Talking up a storm? Featured

4:33am EDT March 31, 2006
Having a functional voice is like having an operable computer. That is, you take it for granted until it’s taken away. Our thoughts, views and ambitions are all communicated to others via the power of language.

And in Los Angeles, Hollywood types aren’t the only people who are deeply impacted by voice problems or disorders.

“It isn’t just singers, actors and high-level businessmen, but also teachers and lawyers,” says Dr. Gerald Berke, chief of the Division of Head and Neck Surgery at the UCLA Medical Center. “These are people who rely day in and day out on their ability to communicate.”

Smart Business spoke with Berke about the UCLA Voice Center (which was established under his direction) about the causes of voice disorders and how you can keep your keep voice healthy.

How common are diseases or disorders of the voice?

The larynx is a very robust organ, so we kind of take it for granted. It’s really only when we lose our ability to communicate that we realize how much of our self-identity is built around the way that we present our voice and our language to the external world. The problems that occur are fairly frequent, especially in people who use their voices in their profession.

What are some of the causes of voice disorders?

They range from rare to common. Some patients have neurological voice disorders that can accompany strokes or other degenerative diseases. Others have mass lesions on the vocal cords. There are people who just start using their voice improperly because they develop bad habits. There are people who abuse their voices and abuse their intake.

A very common [problem] is acid coming up in the back of the throat and bathing the vocal cords for a length of time. Oftentimes, this is silent, and patients don’t even recognize that it’s happening. That is probably the most common cause of voice disorders, and it can lead to a lot of problems in individuals if it’s not recognized and taken care of.

For many business executives, public speaking is a vital function. How can they keep their voices healthy?

Steps to take include getting enough rest, eating the proper diet, not drinking wine late at night and avoiding smoking. Also, rest your voice when you’re not giving a public presentation so that you’re not over-using it.

What steps do patients go through when they visit the Voice Center?

Most patients are either referred by a singing coach, a voice therapist or a physician. But, certainly, we’re willing to see anybody.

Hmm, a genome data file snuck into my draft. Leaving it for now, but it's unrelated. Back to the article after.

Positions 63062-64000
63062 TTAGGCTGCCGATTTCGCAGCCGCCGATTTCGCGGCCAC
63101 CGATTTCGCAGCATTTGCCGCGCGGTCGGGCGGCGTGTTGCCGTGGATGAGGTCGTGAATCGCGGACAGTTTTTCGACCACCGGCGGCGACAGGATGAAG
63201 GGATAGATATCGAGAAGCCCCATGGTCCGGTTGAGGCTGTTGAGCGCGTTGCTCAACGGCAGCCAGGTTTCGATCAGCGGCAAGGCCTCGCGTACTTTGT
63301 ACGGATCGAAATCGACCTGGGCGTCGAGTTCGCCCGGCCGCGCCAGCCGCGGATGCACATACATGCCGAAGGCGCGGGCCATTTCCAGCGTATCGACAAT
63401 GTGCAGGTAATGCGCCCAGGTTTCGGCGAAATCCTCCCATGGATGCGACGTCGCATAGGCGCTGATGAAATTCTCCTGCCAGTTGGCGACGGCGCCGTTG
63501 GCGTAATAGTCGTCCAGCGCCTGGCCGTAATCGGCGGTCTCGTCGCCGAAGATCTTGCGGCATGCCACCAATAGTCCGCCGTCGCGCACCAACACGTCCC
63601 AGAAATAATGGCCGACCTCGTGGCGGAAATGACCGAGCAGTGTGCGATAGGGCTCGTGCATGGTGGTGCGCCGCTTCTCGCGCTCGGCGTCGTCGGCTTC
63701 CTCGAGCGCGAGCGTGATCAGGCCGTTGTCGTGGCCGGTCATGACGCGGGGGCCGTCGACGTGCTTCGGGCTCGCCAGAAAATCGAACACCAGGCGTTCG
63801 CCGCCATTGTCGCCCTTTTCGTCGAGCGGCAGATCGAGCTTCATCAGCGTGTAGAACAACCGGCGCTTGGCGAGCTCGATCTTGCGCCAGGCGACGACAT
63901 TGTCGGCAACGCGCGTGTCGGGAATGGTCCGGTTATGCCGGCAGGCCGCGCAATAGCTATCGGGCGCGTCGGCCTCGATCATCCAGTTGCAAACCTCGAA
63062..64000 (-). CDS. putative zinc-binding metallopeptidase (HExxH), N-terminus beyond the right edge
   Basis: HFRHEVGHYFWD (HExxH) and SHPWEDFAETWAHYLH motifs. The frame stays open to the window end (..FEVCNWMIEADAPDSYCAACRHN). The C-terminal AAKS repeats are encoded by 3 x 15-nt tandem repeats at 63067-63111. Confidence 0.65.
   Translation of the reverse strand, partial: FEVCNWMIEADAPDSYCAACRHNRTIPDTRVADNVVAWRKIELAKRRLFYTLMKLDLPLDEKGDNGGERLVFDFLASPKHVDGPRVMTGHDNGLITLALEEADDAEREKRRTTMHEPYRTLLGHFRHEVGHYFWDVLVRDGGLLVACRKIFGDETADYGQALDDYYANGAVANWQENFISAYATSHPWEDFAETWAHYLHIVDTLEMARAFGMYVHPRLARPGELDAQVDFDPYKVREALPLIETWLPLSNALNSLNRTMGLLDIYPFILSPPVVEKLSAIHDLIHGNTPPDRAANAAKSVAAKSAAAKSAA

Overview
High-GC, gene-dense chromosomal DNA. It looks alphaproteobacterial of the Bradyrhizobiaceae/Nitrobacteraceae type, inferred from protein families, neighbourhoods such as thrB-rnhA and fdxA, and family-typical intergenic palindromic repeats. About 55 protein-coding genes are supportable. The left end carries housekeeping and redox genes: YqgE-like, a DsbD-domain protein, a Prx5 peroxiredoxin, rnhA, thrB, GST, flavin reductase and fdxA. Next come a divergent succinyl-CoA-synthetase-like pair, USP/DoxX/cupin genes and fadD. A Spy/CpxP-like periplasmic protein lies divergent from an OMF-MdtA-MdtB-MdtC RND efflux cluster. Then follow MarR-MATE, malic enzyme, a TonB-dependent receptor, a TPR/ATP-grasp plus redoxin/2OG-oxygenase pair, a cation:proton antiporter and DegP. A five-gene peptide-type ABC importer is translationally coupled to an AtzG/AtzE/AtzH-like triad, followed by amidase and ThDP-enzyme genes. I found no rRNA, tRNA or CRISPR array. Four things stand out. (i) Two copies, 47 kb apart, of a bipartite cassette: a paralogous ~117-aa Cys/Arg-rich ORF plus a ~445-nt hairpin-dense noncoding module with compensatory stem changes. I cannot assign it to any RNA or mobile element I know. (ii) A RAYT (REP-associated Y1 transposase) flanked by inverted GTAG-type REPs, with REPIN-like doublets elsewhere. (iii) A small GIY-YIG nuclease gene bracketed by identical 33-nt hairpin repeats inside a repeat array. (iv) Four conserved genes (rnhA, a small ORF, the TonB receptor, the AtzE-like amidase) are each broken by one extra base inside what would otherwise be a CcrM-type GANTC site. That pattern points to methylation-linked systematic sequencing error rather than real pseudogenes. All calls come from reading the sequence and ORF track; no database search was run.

When patients come in, they first get a complete history and physical examination of their head and neck area. Then we usually perform an analysis of what their voices are like and how they sound. Then we take photographs with high-speed cameras or stroboscopy. These are analyzed, and we come up with diagnoses and treatment plans.

The Voice Center is composed of a multidisciplinary team of experts. How do team members work as a cohesive unit to provide expert care?

[An examination] usually involves an evaluation by at least one physician, a speech therapist and possibly a vocal coach as well. We have the most modern analysis equipment available, and we see things that other doctors have failed to recognize just because our ability to capture the anatomy of the larynx is so much better than other places.

What challenges have you faced in getting funding for the center?

The center was created by the generosity of two UCLA donors who recognized the importance of having a place like this on the West Coast and in Los Angeles. Through their generosity and philanthropy, we have been able to bring this center into fruition. We always had a small voice center, but we’ve never had it in a localized area where everybody could be with the most modern equipment.

In addition to analysis equipment, we’ve been able to purchase some of the most up-to-date treatment equipment, which allows us to do many things right in the office. Heretofore, patients had to go to sleep with general anesthesia in a hospital setting. Oftentimes, we can now just treat them in the clinic, and they can go home immediately. This has really changed the way that we’re able to take care of a lot of patients.

DR. GERALD BERKE is chief of the Division of Head and Neck Surgery at the UCLA Medical Center. Reach him at